“The flaw at the heart of Keynesian economics”

    Wow. So this is the freshwater ‘response’ to keynesianism? It’s a giant straw man argument based on an ill defined ‘price targeting’ that does exactly what he wants, assuming a “negative multiplier does hinge on Fed incompetence”.

    That is not an argument. It could be fan fiction.

  11. Mike in Nola says:

    It seems that the Job’s fanbois needn’t have worried about the presentation today. I didn’t see it but they are ripping it up pretty badly over at Paul Thurrott’s twitter feed. Not the phone, but the conference. Apparently pretty lame. And this from a guy used to watching Ballmer’s presentations.

  12. Mike in Nola says:

    And it looks like Amazon just put more pressure on Apple’s and everyone elses’ margins by lowering the price of the Kindle Fire HD.

    I haven’t personally used one, but my disabled sister in law has an iPad and a Kindle Fire and watches the Kindle Fire all day.

    Everyone else if probably seriously praying that Amazon doesn’t come out with a phone. It can subsidize them with it’s ecosystem like no one else can.

  13. Mike in Nola says:

    The Verge’s live blog of the Samsung event is here. Start at the bottom. Glad I missed it.

  14. rd says:

    Apparently, Treasury is working hard to make sure that US law enforcement and spy agencies can scour personal financial accounts looking for nefarious deeds like money laundering, fraud etc.:

    If individuals do it, then clearly jail time is warranted. If TBTF banks do it, then it is an ideal infusion of additional liquidity and capital to stabilize the global financial system.

  15. S Brennan says:

    Whoa..Mike..could anything be worse than Ballmer speaking…well…dunno, maybe a nuclear holocaust combined with a comet strike just before the sun supernova’d which would then be partially sucked into a passing black hole forming a gigantic quasar that spewed a death ray of radioactive particles throughout the galaxy…hmmm…perhaps, I exaggerate a little, but I did listen to him give a talk once…it was pretty bad.

    FYI, I just bought a Kindle Fire based on your above tip. The tablet is to be used as a Pandora “juke box” for the sailing clubhouse that treated me like family while I lived in Slidell, working a Shuttle replacement contract that Obama & Co has been trying to kill* since 2009. Thanks for the info.

    *Not dead yet, but Obama can take a bow for putting a lot of good people out of work in the hopes of turning the space program over to Wall Street.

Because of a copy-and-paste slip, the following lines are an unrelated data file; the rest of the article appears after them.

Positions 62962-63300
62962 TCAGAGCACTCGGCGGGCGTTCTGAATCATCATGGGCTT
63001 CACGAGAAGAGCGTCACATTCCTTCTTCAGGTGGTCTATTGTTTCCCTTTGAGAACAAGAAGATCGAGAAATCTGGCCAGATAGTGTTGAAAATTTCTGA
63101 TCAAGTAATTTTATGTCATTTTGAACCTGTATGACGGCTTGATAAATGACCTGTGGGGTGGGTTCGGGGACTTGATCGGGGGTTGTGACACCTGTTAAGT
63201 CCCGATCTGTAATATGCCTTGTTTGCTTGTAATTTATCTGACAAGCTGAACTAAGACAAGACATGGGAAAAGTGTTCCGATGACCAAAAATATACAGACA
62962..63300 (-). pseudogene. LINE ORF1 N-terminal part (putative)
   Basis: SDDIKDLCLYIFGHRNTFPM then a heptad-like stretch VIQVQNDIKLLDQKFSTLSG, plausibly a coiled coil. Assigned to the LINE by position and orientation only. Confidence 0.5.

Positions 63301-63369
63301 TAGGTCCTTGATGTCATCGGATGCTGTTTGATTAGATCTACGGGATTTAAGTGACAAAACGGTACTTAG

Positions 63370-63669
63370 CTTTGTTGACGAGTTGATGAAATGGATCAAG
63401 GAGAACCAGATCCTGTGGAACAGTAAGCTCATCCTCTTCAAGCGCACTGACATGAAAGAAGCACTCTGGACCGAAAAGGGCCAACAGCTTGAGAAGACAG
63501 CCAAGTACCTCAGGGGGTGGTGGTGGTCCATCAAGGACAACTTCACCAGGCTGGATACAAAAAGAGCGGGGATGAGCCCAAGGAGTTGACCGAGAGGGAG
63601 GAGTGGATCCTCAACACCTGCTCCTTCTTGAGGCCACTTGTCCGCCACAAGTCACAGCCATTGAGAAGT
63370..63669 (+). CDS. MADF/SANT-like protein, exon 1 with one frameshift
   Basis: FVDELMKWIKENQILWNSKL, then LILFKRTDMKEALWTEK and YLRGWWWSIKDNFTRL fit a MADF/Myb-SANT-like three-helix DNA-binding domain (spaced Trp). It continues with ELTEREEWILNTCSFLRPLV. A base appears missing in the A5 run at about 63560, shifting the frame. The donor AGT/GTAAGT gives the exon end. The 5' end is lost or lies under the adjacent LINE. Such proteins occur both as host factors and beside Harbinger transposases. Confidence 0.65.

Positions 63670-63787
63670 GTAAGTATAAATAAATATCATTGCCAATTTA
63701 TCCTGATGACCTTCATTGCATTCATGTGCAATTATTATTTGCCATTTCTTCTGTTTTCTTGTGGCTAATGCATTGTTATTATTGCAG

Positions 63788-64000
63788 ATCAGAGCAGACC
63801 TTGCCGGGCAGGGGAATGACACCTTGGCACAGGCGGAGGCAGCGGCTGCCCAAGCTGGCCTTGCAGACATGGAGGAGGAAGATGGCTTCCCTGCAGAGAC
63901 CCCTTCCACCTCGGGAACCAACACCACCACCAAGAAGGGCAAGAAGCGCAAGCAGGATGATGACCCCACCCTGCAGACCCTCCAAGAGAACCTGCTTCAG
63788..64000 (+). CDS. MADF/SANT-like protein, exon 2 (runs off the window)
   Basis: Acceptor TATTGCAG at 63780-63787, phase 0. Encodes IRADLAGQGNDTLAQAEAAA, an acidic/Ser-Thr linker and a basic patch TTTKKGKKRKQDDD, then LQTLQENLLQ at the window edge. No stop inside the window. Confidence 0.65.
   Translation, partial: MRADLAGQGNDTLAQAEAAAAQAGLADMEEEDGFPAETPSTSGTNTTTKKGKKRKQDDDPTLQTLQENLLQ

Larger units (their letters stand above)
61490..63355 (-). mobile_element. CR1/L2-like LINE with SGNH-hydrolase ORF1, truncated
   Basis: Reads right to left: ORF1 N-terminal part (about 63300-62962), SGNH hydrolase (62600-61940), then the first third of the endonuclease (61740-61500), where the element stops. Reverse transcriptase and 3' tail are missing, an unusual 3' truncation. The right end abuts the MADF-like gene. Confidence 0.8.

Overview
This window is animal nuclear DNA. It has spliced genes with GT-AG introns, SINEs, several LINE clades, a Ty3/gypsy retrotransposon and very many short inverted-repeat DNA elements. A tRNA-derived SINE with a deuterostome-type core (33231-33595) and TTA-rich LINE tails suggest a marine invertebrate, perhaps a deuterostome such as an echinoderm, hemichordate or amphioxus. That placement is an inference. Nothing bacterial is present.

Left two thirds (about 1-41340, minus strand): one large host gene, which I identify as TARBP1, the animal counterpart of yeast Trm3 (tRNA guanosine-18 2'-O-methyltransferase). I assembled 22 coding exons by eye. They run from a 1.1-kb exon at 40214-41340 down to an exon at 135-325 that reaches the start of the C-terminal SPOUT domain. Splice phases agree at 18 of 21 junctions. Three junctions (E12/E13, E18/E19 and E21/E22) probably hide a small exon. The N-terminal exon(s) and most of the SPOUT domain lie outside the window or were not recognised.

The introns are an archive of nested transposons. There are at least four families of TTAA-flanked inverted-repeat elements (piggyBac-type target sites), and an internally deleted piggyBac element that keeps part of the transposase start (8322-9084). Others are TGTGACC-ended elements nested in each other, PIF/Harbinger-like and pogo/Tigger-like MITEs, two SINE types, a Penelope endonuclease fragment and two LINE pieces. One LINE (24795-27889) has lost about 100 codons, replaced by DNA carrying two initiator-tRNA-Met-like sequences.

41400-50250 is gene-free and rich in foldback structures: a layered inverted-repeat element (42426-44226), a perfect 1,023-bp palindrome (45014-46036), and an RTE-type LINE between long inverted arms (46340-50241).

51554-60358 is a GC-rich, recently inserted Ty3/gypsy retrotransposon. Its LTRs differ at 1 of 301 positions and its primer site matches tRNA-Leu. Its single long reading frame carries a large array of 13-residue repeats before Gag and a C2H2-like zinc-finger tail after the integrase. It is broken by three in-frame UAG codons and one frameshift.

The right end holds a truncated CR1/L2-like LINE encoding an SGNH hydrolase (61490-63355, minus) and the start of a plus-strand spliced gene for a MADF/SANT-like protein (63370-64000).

16. PeterR says:

    As previously suspected, Boeing’s “cure” for fires in the 787 Dreamliner battery system IS a containment system. The head 787 engineer has ” . . . acknowledged that Boeing had not pinned down the exact cause of the overheating . . . ”

    Battery fires will remain a known risk, but they have a plan to deal with the smoke and heat with a new enclosure and venting system.

    To repeat, Boeing is proposing that we send a “Dream” Liner into the sky with a known risk of fire aboard . . .


    Nightmare Liner IMO.

  17. Mike in Nola says:

    S B: It’s interesting that Ballmer is capable of doing so much better but never did until the launch of Windows Phone 8 where he basically did the commercial that was shown a few times on TV. He did it live on stage and it was good

    Hadn’t really paid attention to the space program privatization, but I suppose it’s like everything else: education, prisons, etc. You have to let the rentiers wet their beak.

    BTW, it seems like Slidell has gotten a lot more dangerous than it used to be. I get there once in a while. Is that correct?

  18. Greg0658 says:

    SB – good one LOL “black hole forming a gigantic quasar”

    on the Obama banter killing the “public” space program – humm .. I can’t seem to get this whole “public” / “private” thingee straight .. is “free market capitalism the best path to prosperity” / OR / is there any difference in those two P / P ‘s

    seems the P / P = “whose” “private” books are we dealing with

    now lets talk about wrecking Venus & Mars with our OpSys

  19. S Brennan says:

    Mike, I don’t think so, I love the Gulf coast so Slidell is a slice of heaven to me…but speaking as a yankee, summers are a tad warm.

    Space privatization transfers wealth [intellectual capitol] from public hands to private hands, which is turn sold on the world market to US enemies…not a good thing, there other empires in waiting and world empires don’t change hands without a massive war.